Jarrell’s career had been meteoric in both directions.
Jarrell was a natural musician. Mr Velo quickly recognized Jarrell’s inborn talent in fifth grade. Jarrell was so far along with his music that Mr Chickle, the high school band teacher, plugged him into the jazz-band. Even as a freshman, the voluptuous and sassy tones he coaxed from his saxophone took the jazz-band up to an entirely new level.
Naturally, he majored in music in college.
Then, the fickle finger of fate intervened. Jarrell’s academic counselor went on sick-leave and the freshmen music students were assigned to alternative counselors.
There were no flags in Jarrell’s academic performance to suggest he would need any counseling so he was assigned to a counselor in the business school.
Jarrell decided he needed guidance and made an appointment. His newly assigned counselor pulled up Jarrell’s abreviated academic record and knew she had to recruit him for the business school.
Jarrell was apologetic when he showed up for the appointment. His question revolved around some arcane difference between two classes in musical theory and he wanted to know which one, and which instructor, he should be scheduled for. Obviously, a business counselor wouldn’t have a clue.
“So, if you didn’t think I could help you, why did you show up?” Mrs Sharpe, the counselor asked.
“That is common courtesy, Ma’am.” Jarrell answered. Jarrell's command of "soft-skills" would be a hallmark of his, except for one very brief exception.
Mrs Sharpe scanned through his record and stated what she saw. “Straight 4.0s. Advanced math and composition?” she said with a question mark at the end.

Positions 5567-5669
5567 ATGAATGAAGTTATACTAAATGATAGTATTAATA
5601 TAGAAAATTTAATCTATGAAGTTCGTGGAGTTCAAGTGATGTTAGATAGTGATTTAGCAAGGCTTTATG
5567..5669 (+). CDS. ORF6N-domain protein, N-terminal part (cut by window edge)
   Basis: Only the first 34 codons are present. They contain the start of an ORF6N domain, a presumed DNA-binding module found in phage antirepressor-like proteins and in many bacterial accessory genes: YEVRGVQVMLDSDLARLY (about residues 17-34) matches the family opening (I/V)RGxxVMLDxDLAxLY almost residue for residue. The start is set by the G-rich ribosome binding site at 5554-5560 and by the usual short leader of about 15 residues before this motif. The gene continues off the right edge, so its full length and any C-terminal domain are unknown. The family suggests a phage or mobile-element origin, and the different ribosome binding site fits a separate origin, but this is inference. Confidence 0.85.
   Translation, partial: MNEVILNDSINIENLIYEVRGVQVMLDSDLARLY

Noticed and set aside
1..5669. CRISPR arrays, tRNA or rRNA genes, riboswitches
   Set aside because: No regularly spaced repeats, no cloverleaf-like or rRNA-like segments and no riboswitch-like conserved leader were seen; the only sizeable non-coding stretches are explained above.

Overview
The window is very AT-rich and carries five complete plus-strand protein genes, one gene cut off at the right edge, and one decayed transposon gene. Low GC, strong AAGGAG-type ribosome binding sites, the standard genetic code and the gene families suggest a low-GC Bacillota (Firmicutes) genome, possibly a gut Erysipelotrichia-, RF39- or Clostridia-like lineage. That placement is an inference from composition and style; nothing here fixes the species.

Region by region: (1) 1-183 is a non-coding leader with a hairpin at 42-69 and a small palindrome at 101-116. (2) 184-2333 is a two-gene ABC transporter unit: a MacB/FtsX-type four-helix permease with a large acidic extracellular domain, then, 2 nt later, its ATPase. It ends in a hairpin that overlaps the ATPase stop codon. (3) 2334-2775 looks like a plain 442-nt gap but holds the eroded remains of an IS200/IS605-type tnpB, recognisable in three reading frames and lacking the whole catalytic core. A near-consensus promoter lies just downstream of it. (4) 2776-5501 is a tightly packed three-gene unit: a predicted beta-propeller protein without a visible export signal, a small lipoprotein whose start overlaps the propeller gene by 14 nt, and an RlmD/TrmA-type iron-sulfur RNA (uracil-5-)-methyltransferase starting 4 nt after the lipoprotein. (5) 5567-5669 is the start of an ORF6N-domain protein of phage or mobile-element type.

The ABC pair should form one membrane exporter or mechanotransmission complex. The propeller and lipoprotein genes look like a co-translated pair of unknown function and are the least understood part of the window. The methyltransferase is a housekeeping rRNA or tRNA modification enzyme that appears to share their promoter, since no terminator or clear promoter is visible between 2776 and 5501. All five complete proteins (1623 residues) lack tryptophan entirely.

“I test well” Jarrell admitted.
“Did you know that more than half of our students have to take remedial math and they rarely get an A?” Mrs Sharpe asked.
“No, I did not know that. Many musicians are gifted at math. It is a pattern thing” Jarrell informed her.
“Math. I am glad you brought that up” Mrs Sharpe said.
Jarrell was too polite to reminder her that she had been the one to raise the subject.
“How many hours a week do you practice?” Mrs Sharp asked.
“I practice thirty-two hours a week” Jarrell said. “I can only practice 18 on the Sax because my lips can only take so much….so I compose and practice reading music by playing the piano for the other hours.” His tone was apologetic, even a little sad that he could not play more hours on the Sax.
“What do you get paid for those hours?” Mrs Sharpe asked, sweetly.
“Paid?” Jarrell asked. He was completely blindsided by the question.
“Paid” Mrs Sharpe said. “I have major corporations screaming for interns who will work more than twenty hours a week. They are looking for candidates EXACTLY like you and are paying $25 an hour, minimum. I guarantee that you will like the work. If you don’t I will move you until you do.”
Jarrell knew that the “EXACTLY” like him referred to the fact that he had checked the Black or African-American box on his application. He had just listened to an article on National Public Radio where a famous academic expounded that “race” was a social construct and was totally artificial. If that were the case, then Jarrell was totally justified in checking the Black or African-American. After all, the pupils of his eyes were black-ball.
Jarrell did love the work. And he loved the money.
Program management came as naturally to Jarrell as music had. It was like being a conductor, pointing with his baton to each section in-turn and bringing harmony to the chaos. It brought him joy.
Jarrell’s big moment came shortly after he graduated. He had been hired at the rate of somebody with five years experience and had been stuck in IT for seasoning.